"But 'the mind diseased' is neglected and forgotten."

— Wilberforce, William (1759-1833)

Place of Publication
T. Cadell and W. Davies
"But 'the mind diseased' is neglected and forgotten."
Metaphor in Context
How solicitously do we inquire after him, how tenderly do we visit him, how much perhaps do we regret that he has not better advice, how apt are we to prescribe for him, and how should we reproach ourselves, if we were to neglect any means in our power of contributing to his recovery! But "the mind diseased" is neglected and forgotten--"that is not our affair; we hope (we do not perhaps really believe) that here it is well with him." The truth is, we have no solicitude about his spiritual interest. Here he is treated like the unfortunate traveller in the Gospel; we look, upon him; we fee but too well his fad condition, but (Priest and Levite alike) we pass by on the other side, and leave him to the officious tenderness of some poor despised Samaritan.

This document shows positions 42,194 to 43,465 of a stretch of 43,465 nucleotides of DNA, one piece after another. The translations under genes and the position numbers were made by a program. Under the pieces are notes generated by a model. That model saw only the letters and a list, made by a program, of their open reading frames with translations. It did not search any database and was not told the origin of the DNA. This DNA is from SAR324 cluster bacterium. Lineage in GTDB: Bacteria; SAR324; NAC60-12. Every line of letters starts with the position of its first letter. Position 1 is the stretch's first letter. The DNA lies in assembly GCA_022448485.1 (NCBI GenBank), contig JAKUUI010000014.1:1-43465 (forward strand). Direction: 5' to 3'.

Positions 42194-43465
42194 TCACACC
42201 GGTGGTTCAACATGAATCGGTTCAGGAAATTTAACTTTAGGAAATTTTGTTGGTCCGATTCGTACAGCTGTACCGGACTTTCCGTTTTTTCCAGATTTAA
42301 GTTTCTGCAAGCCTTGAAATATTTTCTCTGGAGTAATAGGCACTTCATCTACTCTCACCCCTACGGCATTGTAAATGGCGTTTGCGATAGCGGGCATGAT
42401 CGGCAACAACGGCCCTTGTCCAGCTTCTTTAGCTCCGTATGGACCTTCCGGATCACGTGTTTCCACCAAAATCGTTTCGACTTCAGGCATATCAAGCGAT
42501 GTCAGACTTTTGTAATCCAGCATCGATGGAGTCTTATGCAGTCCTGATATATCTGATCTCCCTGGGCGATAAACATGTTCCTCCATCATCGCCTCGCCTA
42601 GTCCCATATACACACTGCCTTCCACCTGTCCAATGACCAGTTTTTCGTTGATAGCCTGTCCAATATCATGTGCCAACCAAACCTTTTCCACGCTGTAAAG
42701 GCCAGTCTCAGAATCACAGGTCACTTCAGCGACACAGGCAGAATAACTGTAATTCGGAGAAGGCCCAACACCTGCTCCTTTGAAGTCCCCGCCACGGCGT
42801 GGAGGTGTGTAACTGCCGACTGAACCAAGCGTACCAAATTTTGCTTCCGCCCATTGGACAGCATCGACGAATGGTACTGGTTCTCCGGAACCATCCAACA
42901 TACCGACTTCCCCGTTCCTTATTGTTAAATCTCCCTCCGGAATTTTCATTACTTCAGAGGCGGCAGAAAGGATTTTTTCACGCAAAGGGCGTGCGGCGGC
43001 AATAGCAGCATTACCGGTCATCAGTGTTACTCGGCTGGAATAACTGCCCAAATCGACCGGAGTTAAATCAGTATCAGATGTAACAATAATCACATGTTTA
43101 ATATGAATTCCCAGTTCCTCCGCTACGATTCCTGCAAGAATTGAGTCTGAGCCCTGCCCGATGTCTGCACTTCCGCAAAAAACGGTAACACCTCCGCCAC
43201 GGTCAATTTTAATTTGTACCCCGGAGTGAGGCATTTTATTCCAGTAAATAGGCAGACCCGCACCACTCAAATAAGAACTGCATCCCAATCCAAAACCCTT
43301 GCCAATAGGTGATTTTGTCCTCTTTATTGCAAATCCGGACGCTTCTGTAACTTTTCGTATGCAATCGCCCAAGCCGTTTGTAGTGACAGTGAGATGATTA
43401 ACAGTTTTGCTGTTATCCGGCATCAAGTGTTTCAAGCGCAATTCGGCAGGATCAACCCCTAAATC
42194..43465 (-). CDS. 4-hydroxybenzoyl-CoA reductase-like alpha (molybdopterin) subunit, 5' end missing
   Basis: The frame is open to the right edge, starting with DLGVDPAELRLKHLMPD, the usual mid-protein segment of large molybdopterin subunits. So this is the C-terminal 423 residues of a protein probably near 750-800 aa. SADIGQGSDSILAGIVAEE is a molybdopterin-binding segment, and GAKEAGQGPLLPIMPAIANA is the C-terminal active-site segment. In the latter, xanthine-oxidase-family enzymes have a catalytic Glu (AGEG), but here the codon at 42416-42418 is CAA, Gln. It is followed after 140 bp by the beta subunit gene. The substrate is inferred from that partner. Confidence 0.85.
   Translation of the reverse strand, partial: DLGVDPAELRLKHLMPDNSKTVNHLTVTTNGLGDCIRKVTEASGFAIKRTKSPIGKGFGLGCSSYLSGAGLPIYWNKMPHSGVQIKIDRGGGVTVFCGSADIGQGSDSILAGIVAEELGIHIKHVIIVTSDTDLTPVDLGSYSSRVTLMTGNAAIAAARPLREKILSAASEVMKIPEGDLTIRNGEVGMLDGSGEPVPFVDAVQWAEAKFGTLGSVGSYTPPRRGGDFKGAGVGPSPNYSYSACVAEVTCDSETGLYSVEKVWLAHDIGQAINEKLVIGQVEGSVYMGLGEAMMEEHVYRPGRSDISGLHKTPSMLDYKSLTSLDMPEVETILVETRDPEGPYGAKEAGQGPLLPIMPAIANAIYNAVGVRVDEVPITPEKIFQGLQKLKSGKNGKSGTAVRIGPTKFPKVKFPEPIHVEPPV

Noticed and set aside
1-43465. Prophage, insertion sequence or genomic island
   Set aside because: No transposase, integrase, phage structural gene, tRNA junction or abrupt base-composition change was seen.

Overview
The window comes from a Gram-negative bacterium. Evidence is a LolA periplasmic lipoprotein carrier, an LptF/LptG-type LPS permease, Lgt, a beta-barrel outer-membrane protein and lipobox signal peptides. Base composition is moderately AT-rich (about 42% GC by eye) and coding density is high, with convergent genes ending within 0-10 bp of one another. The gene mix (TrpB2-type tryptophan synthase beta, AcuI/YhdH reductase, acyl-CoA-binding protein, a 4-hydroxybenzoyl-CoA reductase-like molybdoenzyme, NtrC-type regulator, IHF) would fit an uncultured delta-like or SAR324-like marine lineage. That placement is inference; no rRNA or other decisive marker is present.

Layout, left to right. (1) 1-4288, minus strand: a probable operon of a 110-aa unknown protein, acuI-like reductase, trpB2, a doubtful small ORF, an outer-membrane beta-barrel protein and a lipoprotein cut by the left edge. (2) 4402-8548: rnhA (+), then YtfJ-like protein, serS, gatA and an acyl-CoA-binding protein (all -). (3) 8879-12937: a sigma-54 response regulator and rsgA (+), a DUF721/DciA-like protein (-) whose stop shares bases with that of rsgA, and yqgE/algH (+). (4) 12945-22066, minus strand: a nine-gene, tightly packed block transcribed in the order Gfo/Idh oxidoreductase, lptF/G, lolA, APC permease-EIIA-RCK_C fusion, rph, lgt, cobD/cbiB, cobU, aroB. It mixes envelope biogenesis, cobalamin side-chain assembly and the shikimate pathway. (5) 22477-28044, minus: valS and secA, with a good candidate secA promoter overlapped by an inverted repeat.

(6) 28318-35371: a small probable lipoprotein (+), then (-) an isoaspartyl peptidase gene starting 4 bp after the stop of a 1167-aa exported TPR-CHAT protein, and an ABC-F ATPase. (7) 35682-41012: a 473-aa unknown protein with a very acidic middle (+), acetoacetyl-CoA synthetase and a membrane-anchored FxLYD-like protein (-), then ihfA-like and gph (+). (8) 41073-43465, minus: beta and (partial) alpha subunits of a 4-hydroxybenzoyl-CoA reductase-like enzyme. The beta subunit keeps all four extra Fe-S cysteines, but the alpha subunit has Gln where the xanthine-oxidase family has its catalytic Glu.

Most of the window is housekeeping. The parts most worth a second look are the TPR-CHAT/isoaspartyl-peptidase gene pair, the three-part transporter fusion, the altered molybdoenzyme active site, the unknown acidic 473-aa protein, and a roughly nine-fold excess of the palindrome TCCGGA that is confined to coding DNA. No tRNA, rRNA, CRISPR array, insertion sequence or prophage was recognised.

(p. 189)
Searching "mind" in Google Books
William Wilberforce, A Practical View of the Prevailing Religious System of Professed Christians, in the Higher and Middle Classes in this Country, Contrasted with Real Christianity, (London: T. Cadell and W. Davies, 1797). <Link to ECCO><Link to 6th edition in Google Books>
Date of Entry

The Mind is a Metaphor is authored by Brad Pasanek, Assistant Professor of English, University of Virginia.